WASHINGTON, September 24, 2012 — Likening Israeli Prime Minister Bibi Netanyahu to “noise” may not be diplomatic language, but it is an apt description of the Israeli leader who has seen fit to interject himself into American politics.
For weeks now, in speeches and on Sunday talk shows Netanyahu has been jumping up and down, demanding a face-to-face meeting with the leader of the free world, President Obama, so he can push his agenda for America’s direct involvement in going after Iran. Even so, not all Israeli leaders, past and current, agree with Netanyahu’s aggressive tactics while visiting America.
So why is Bibi surprised when the President said, “Sorry, I’m busy. The Middle East in in flames. The American economy is sagging. Terrorists have killed our ambassador. I have a speech to give at the United Nations. And, oh yes, I am in the middle of a re-election campaign.”
So there will be no meeting between our close ally and our president during the special UN session. The schedules just don’t mesh, say the Obama people. In fact, Obama will not be meeting with any world leaders. He is New York to give his speech at the UN and then he’s back to his day job of being president. The rest of the leaders understand. No complains of being snubbed. Only Bibi is having a tantrum.
But what did Netanyahu think would happen? That he could come to our country and bully the President into doing what he wanted, using the American election as a wedge?
Netanyahu believes America must be ready to put boots on the ground to stop Iran from further development of its nuclear program. The U.S., which has already imposed heavy trade restrictions and has gotten the rest of the world to enforce them as well, believes the diplomatic approach with crippling sanctions is a better route than direct air strikes on Iran. Or at least at this time.
Bibi’s Way or No Way
“The world tells Israel ‘wait, there’s still time’. And I say, ‘Wait for what? Wait until when?’” Netanyahu said earlier, leading to his demand for a sit-down with the President and putting pressure on President Obama by making public their disagreement in strategy. It hasn’t worked.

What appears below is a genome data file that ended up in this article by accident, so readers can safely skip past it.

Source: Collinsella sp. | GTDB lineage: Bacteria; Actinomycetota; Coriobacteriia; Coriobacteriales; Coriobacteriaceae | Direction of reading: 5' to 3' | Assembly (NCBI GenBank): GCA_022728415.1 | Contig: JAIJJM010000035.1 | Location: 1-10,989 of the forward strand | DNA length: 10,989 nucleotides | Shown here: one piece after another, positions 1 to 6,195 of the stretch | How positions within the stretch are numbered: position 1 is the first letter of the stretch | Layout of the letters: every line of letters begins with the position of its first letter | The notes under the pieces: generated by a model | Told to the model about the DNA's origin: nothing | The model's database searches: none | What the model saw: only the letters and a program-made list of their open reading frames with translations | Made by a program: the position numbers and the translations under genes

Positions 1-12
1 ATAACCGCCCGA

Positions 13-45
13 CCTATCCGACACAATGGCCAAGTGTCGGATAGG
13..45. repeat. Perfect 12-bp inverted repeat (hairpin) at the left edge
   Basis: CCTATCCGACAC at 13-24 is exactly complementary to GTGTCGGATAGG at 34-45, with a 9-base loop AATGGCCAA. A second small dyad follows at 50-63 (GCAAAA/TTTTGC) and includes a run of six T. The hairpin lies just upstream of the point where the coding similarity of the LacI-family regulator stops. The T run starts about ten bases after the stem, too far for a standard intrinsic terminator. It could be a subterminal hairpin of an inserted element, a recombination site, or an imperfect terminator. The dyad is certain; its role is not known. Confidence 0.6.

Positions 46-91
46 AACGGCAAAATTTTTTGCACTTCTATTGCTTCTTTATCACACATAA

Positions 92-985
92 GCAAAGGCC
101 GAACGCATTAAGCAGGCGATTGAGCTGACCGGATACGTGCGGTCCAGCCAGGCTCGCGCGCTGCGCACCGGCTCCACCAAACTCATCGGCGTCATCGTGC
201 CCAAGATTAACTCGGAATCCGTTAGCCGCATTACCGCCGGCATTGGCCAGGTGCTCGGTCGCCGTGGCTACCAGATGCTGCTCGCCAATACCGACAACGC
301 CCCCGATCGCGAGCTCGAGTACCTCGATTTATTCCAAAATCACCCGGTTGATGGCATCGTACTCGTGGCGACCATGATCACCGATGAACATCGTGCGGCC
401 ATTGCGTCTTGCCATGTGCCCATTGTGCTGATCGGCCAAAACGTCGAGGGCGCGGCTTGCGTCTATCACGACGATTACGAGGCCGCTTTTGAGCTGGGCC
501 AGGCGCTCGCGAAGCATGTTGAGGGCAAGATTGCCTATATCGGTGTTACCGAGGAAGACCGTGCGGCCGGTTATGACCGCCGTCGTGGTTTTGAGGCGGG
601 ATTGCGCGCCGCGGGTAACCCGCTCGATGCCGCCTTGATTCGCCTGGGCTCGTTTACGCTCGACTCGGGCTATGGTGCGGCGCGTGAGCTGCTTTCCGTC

Netanyahu continued, “Those in the international community who refuse to put red lines before Iran don’t have a moral right to place a red light before Israel.” Them are fighting words, Bibi.
Yet the U.S. has drawn a line in the sand with Iran and it also knows the consequences of Israel — with or without the U.S. — going into Iran and taking out their nuclear facilities: a Middle East war without borders with the entire area becoming an inferno and the possible extinction of Israel. But the President will not let the Israeli prime minister dictate U.S. policy.
President Obama said he understands Israel’s concerns but does not feel pressured to play by their rules. “I have conversations with Prime Minister Netanyahu all the time,” the President told Steve Kroft during “60 Minutes” Sunday night. “And I understand and share Prime Minister Netanyahu’s insistence that Iran should not obtain a nuclear weapon, because it would threaten us, it would threaten Israel, and it would threaten the world and kick off a nuclear arms race.”
No Drama Obama
However, he added: “When it comes to our national security decisions — any pressure that I feel is simply to do what’s right for the American people. And I am going to block out —any noise that’s out there. Now I feel an obligation, not pressure but obligation, to make sure that we’re in close consultation with the Israelis — on these issues. Because it affects them deeply. They’re one of our closest allies in the region. And we’ve got an Iranian regime that has said horrible things that directly threaten Israel’s existence.”
What Benjamin Netanyahu has been asking Obama to do is to change America’s foreign policy and lower the threshold for war by shifting that “red line” to a nuclear capability. That vague term would clearly change America’s own definition of the line in the sand.
Having stomped around the United States demanding his way or else, Netanyahu, the good friend of Republican presidential nominee, Mitt Romney (who, of course, capitalized on this dissension, as any candidate worth his salt would), now finds himself being brushed aside by the U.S. President as so much “noise.” Certainly not what Netanyahu had in mind when he came thundering into the U.S.
But Netanyahu is learning the hard way. You don’t visit a host country and try to push the President of the United States around, thinking to use public pressure to get your way. If you play with the Big Dogs, Bibi, you are very apt to get bit in the butt. Hope you’ve had your tetanus shot.
For the record: Even the Senate supported President Obama’s policy of dealing with Iran, having passed the following resolution this week.
Iran Nuclear Threat - Vote Agreed to (90-1, 9 Not Voting)
This resolution from Lindsey Graham, R-S.C., would reaffirm U.S. opposition to the Iranian nuclear program and states that the current regime of diplomacy and sanctions must continue until Iran meets certain benchmarks. These benchmarks include suspension of uranium enrichment, compliance with United Nations Security Council resolutions and full cooperation with the International Atomic Energy Agency, the UN’s nuclear watchdog. The resolution pointedly states that none of its language constitutes an authorization for the use of force. Rand Paul was the lone “nay” vote.
To contact Catherine Poe, see above. Her work appears in Ad Lib at the Communities @ WashingtonTimes.com. She can also be heard on Democrats for America’s Future. She is also a contributor to broadcast, print and online media.
This article is the copyrighted property of the writer and Communities @ WashingtonTimes.com. Written permission must be obtained before reprint in online or print media. REPRINTING TWTC CONTENT WITHOUT PERMISSION AND/OR PAYMENT IS THEFT AND PUNISHABLE BY LAW.